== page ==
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Audio: Secrets of the Ultimate Weatherman
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FaxMam



Joined: 12 Aug 2006
Posts: 139

PostPosted: Sat Sep 02, 2006 7:07 pm    Post subject: Reply with quote

Arrow

Last edited by FaxMam on Sat Mar 24, 2007 2:19 pm; edited 1 time in total
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RedMahna



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PostPosted: Sat Jan 20, 2007 10:06 pm    Post subject: Reply with quote

Faxmam, I don't know, but I doubt Global Warming is the cause of snowstorms in Southern Cali, Texas and in Mexico.. as of Jan 20, 2007 (i realize your post is a few months old).
checking out your above link, looks interesting.
red

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Fintan
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PostPosted: Wed Jan 24, 2007 8:20 pm    Post subject: Reply with quote

Faxmam I don't think there's a valid way such lasers
could significantly alter weather. despite the power
lasers can generate, they are puny candles compared
to the sun, and would be insignificant.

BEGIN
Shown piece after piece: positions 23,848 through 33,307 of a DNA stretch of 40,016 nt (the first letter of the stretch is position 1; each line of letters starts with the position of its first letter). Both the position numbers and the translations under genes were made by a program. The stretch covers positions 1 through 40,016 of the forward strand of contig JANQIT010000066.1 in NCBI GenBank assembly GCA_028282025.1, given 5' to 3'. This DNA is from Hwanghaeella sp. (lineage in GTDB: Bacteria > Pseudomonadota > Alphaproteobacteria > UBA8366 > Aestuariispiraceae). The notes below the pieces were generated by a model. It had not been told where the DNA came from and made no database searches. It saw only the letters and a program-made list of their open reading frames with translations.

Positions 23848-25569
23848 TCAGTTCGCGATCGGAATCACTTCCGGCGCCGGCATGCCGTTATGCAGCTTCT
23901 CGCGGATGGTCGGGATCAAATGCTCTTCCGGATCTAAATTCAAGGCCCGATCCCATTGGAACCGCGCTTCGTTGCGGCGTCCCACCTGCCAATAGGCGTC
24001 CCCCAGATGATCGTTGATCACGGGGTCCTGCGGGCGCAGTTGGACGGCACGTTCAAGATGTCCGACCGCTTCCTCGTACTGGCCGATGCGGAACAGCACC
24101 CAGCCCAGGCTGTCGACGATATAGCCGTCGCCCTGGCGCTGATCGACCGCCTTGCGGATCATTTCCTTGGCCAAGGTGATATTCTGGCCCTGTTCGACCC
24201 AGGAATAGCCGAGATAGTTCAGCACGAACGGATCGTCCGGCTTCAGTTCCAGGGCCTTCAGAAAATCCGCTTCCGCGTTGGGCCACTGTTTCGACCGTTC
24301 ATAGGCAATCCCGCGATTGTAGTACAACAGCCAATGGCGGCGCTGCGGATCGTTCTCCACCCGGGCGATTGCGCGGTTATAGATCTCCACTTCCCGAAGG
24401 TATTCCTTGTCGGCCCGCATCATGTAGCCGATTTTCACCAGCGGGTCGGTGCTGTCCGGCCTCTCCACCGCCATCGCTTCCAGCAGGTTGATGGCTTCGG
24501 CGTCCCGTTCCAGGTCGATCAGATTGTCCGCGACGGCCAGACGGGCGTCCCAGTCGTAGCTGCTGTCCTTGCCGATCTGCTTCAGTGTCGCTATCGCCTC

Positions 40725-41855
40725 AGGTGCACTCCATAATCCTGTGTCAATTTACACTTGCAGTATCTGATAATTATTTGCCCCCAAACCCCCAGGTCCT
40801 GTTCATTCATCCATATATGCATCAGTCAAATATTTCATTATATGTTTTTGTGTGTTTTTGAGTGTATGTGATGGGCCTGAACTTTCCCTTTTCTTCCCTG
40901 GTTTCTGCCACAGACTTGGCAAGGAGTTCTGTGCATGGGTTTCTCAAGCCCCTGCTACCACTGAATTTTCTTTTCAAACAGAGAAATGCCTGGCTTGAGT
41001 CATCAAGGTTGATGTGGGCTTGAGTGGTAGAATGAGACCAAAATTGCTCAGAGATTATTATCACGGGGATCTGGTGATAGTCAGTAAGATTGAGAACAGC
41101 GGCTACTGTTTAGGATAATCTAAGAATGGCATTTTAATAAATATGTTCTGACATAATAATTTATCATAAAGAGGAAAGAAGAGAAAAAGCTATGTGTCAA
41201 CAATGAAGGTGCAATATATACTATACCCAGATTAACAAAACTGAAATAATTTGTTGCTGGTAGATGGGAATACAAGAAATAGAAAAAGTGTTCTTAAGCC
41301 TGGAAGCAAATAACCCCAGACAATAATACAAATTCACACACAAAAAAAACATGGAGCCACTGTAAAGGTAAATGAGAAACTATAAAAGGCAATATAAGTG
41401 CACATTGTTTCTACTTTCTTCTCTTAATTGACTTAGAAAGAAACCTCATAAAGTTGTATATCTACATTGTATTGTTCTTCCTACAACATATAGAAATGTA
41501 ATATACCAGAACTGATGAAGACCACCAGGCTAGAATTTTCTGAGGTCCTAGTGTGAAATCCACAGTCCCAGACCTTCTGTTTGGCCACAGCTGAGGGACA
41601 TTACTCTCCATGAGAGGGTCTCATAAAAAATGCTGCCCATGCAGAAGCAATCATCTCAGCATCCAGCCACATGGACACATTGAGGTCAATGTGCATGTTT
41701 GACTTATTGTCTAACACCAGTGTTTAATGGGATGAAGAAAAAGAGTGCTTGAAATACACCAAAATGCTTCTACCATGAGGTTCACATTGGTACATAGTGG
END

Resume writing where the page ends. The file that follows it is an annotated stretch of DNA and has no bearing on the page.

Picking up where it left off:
Even if they could ionize the athmosphere, I can't
see a mechanism wherby they would have any effect.
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RedMahna



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PostPosted: Wed Jan 24, 2007 9:20 pm    Post subject: Reply with quote

i don't suppose the fact that all our politicians suck wind collectively might have some small effect?
(it would make a funny comic on an op-ed page after some global warming article...)

red

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mark1360



Joined: 05 May 2007
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PostPosted: Thu May 24, 2007 9:35 pm    Post subject: Reply with quote

this man ken gives us nzers a bad name...augie is our man...and he hates global warming lovers...

http://www.stuff.co.nz/4064691a6571.html

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paradox



Joined: 11 Feb 2007
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PostPosted: Mon Jun 18, 2007 7:44 pm    Post subject: Reply with quote

If we factor in the politician noise emission, sucking and blowing hot air, we just might have arrived at the ultimate weather and climate prediction tool.
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Fintan
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PostPosted: Thu Mar 11, 2010 4:19 pm    Post subject: Audio: The Ultimate wartherman Predicts 2010 Reply with quote

Quote:

The Beautiful Truth Show - 11th March, 2010

LISTEN:
Broadband Mp3 Audio
http://BreakForNews.com/audio/BeautifulTruth-10-03-11-dsl.mp3
Click to Play or Right-Click to 'Save As' and Download.

Dialup Mp3 Audio
http://BreakForNews.com/audio/BeautifulTruth-10-03-11-dialup.mp3
Click to Play or Right-Click to 'Save As' and Download.

Ken Ring's Recent Track Record

Quote:
Maverick forecaster Ken was right as rain

By Breda Heffernan - Monday August 24 2009